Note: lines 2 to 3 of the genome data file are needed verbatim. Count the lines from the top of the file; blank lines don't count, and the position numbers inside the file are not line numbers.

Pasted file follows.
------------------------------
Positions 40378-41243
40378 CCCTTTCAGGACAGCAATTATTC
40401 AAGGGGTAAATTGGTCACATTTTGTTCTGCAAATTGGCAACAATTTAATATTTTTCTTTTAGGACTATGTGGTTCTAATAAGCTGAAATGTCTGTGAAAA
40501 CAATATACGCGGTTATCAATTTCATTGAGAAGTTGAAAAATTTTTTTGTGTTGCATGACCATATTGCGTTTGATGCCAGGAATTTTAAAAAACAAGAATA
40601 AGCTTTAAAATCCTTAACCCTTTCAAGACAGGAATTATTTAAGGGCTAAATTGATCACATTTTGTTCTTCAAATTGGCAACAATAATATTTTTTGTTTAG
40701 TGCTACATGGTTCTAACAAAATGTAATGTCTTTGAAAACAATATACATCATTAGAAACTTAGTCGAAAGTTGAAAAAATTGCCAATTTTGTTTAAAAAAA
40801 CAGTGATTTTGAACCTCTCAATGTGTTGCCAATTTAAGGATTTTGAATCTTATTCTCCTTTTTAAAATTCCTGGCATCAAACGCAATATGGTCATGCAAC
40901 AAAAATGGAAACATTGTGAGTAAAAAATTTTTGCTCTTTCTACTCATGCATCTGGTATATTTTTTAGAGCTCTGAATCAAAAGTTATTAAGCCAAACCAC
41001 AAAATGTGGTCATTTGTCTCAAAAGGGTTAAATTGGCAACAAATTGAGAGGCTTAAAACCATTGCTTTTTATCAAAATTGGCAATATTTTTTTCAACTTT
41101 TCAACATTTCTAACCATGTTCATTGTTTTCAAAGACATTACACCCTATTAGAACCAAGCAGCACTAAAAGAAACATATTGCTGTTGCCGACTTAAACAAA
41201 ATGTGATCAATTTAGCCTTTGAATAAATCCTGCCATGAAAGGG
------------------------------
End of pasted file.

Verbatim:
40378 CCCTTTCAGGACAGCAATTATTC
40401 AAGGGGTAAATTGGTCACATTTTGTTCTGCAAATTGGCAACAATTTAATATTTTTCTTTTAGGACTATGTGGTTCTAATAAGCTGAAATGTCTGTGAAAA